Historic Sites of Manitoba: First School in Winnipeg (39 Maple Street, Winnipeg)
This site in the Point Douglas area of Winnipeg, at the southeast corner of Maple Street and Common Street (now Henry Avenue), was formerly the property of William Gomez da Fonseca. A one-room cabin was his residence and store that he offered for use as the first public schoolhouse in the growing community. Built of poplar logs and covered with a thatched straw roof, the school opened to students on 30 October 1871, with teacher W. F. Luxton overseeing a class of 35 students. Studies focused on the core “3Rs” of reading, [w]riting, and [a]rithmetic. With many students walking great distances to attend school, before long the building was deemed too remote and insufficient for the growing enrollment. It was replaced by new school on a triangular parcel of land bordered by Ellice Avenue, Notre Dame Avenue, and Smith Street. That site was later occupied by Grace Methodist Church.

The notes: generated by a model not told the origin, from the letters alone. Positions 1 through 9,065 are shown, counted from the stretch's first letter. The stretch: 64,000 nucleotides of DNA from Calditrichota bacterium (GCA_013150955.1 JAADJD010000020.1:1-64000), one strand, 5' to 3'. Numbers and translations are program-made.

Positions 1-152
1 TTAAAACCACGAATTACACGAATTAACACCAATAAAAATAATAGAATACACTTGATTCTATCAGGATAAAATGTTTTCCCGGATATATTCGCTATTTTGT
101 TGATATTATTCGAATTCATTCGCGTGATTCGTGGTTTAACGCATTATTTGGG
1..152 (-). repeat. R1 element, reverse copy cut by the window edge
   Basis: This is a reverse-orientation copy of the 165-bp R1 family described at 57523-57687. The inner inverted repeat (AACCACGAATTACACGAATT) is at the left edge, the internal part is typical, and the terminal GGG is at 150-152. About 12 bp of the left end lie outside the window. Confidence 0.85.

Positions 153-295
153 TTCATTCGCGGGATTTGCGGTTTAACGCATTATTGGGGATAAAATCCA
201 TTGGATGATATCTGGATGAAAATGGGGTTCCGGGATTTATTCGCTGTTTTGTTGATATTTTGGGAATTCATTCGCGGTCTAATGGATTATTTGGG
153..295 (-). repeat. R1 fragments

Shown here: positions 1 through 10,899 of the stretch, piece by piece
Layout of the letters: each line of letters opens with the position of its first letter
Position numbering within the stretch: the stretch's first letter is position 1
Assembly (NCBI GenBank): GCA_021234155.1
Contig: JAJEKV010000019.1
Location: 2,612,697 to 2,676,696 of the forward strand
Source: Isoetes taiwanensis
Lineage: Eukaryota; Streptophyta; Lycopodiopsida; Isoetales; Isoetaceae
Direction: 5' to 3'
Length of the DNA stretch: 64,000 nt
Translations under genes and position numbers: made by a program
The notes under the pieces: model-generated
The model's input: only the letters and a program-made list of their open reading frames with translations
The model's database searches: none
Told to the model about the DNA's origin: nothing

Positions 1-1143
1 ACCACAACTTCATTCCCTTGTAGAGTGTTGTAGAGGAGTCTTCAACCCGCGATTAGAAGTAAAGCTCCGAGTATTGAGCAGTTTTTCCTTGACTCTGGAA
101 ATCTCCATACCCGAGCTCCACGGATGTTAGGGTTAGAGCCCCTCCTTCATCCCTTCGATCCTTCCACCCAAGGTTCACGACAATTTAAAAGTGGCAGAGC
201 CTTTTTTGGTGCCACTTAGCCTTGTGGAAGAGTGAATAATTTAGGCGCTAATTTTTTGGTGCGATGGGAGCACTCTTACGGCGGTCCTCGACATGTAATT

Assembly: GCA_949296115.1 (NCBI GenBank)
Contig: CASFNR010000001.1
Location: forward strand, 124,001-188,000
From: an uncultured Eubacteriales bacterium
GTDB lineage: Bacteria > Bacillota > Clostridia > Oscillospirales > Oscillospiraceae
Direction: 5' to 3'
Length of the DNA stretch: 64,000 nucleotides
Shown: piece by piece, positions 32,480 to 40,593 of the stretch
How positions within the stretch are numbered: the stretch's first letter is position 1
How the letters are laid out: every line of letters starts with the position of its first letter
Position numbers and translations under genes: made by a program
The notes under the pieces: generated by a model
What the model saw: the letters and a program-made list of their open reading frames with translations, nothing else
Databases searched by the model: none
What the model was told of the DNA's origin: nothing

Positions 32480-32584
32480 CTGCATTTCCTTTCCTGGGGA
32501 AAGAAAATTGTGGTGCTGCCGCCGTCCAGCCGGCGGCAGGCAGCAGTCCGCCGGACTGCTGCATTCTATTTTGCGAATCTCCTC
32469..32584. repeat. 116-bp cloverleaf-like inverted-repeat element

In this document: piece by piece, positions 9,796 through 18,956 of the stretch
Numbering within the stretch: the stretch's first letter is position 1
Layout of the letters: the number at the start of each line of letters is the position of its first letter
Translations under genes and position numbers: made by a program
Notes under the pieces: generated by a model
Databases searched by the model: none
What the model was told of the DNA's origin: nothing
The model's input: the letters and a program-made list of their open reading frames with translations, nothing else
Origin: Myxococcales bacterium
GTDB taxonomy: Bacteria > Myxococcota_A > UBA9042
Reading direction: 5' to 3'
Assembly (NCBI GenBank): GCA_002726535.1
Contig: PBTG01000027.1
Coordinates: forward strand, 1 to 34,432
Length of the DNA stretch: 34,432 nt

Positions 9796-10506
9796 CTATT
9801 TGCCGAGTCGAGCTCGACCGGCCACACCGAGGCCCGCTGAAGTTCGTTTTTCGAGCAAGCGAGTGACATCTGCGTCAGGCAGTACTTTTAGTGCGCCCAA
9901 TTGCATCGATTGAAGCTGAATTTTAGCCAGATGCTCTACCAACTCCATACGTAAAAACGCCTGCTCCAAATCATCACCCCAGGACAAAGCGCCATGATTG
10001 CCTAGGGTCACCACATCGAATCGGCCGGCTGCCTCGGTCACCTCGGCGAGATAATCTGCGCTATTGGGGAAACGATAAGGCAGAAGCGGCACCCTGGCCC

Plan of Winnipeg North Sheet, George McPhillips, 1881.
“Public schools of Winnipeg,” Winnipeg Tribune, 27 July 1904, page 14.
Insurance Plan of the City of Winnipeg, Manitoba, Canada, Volume 1, Sheet 13, August 1906. [Library and Archives Canada]
“Magnificent new school,” Winnipeg Tribune, 30 September 1907, page 7.
“Education makes gigantic leap in thirty-eight years,” Winnipeg Tribune, 30 June 1909, page 2.
“School system has 62 years steady growth,” Winnipeg Tribune, 11 November 1933, page 13.
“Family scrapbook tells story of city founder,” Winnipeg Free Press, 6 June 1949, page 15.
This page was prepared by Nathan Kramer.
Page revised: 4 January 2015
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